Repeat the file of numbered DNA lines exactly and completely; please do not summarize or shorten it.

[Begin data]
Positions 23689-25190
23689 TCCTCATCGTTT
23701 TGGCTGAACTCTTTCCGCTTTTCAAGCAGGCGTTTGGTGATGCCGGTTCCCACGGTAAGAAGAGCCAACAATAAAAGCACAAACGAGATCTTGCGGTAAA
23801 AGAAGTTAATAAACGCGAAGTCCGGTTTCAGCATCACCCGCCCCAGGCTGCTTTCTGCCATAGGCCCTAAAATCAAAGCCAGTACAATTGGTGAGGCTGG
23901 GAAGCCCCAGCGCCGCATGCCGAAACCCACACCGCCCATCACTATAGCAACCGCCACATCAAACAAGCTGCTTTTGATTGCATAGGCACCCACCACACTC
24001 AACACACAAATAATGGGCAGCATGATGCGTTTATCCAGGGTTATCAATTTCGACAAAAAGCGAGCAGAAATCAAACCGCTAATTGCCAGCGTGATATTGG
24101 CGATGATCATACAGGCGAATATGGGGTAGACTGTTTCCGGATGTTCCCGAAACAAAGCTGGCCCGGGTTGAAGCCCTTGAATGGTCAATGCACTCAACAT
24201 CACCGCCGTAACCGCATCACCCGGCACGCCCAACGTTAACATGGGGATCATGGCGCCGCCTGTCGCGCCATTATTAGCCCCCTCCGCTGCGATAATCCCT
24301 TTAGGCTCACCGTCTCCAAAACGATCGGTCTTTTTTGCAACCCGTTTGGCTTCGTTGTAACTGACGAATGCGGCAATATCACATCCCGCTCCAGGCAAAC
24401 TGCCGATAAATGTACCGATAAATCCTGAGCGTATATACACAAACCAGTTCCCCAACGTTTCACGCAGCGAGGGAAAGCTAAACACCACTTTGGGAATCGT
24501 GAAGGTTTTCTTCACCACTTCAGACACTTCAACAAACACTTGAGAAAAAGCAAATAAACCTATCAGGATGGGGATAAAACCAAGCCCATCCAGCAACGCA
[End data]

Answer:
Positions 23689-25190
23689 TCCTCATCGTTT
23701 TGGCTGAACTCTTTCCGCTTTTCAAGCAGGCGTTTGGTGATGCCGGTTCCCACGGTAAGAAGAGCCAACAATAAAAGCACAAACGAGATCTTGCGGTAAA
23801 AGAAGTTAATAAACGCGAAGTCCGGTTTCAGCATCACCCGCCCCAGGCTGCTTTCTGCCATAGGCCCTAAAATCAAAGCCAGTACAATTGGTGAGGCTGG
23901 GAAGCCCCAGCGCCGCATGCCGAAACCCACACCGCCCATCACTATAGCAACCGCCACATCAAACAAGCTGCTTTTGATTGCATAGGCACCCACCACACTC
24001 AACACACAAATAATGGGCAGCATGATGCGTTTATCCAGGGTTATCAATTTCGACAAAAAGCGAGCAGAAATCAAACCGCTAATTGCCAGCGTGATATTGG
24101 CGATGATCATACAGGCGAATATGGGGTAGACTGTTTCCGGATGTTCCCGAAACAAAGCTGGCCCGGGTTGAAGCCCTTGAATGGTCAATGCACTCAACAT
24201 CACCGCCGTAACCGCATCACCCGGCACGCCCAACGTTAACATGGGGATCATGGCGCCGCCTGTCGCGCCATTATTAGCCCCCTCCGCTGCGATAATCCCT
24301 TTAGGCTCACCGTCTCCAAAACGATCGGTCTTTTTTGCAACCCGTTTGGCTTCGTTGTAACTGACGAATGCGGCAATATCACATCCCGCTCCAGGCAAAC
24401 TGCCGATAAATGTACCGATAAATCCTGAGCGTATATACACAAACCAGTTCCCCAACGTTTCACGCAGCGAGGGAAAGCTAAACACCACTTTGGGAATCGT
24501 GAAGGTTTTCTTCACCACTTCAGACACTTCAACAAACACTTGAGAAAAAGCAAATAAACCTATCAGGATGGGGATAAAACCAAGCCCATCCAGCAACGCA